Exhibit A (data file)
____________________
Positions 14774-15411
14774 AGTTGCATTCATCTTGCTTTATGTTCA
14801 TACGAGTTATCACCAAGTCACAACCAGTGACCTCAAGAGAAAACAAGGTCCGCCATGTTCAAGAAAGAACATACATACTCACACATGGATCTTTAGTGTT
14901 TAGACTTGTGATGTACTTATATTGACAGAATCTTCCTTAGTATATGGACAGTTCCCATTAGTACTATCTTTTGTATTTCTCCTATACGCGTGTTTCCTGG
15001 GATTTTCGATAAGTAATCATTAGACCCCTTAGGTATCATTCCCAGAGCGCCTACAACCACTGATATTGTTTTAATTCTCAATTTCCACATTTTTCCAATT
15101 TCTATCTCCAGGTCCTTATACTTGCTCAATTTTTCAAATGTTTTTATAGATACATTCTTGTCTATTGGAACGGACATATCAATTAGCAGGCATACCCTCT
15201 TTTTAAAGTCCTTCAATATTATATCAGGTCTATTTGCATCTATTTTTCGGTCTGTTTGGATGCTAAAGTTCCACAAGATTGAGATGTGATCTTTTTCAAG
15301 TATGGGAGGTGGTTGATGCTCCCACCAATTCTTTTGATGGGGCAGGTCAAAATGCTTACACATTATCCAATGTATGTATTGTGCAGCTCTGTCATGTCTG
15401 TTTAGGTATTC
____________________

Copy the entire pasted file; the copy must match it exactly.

Positions 14774-15411
14774 AGTTGCATTCATCTTGCTTTATGTTCA
14801 TACGAGTTATCACCAAGTCACAACCAGTGACCTCAAGAGAAAACAAGGTCCGCCATGTTCAAGAAAGAACATACATACTCACACATGGATCTTTAGTGTT
14901 TAGACTTGTGATGTACTTATATTGACAGAATCTTCCTTAGTATATGGACAGTTCCCATTAGTACTATCTTTTGTATTTCTCCTATACGCGTGTTTCCTGG
15001 GATTTTCGATAAGTAATCATTAGACCCCTTAGGTATCATTCCCAGAGCGCCTACAACCACTGATATTGTTTTAATTCTCAATTTCCACATTTTTCCAATT
15101 TCTATCTCCAGGTCCTTATACTTGCTCAATTTTTCAAATGTTTTTATAGATACATTCTTGTCTATTGGAACGGACATATCAATTAGCAGGCATACCCTCT
15201 TTTTAAAGTCCTTCAATATTATATCAGGTCTATTTGCATCTATTTTTCGGTCTGTTTGGATGCTAAAGTTCCACAAGATTGAGATGTGATCTTTTTCAAG
15301 TATGGGAGGTGGTTGATGCTCCCACCAATTCTTTTGATGGGGCAGGTCAAAATGCTTACACATTATCCAATGTATGTATTGTGCAGCTCTGTCATGTCTG
15401 TTTAGGTATTC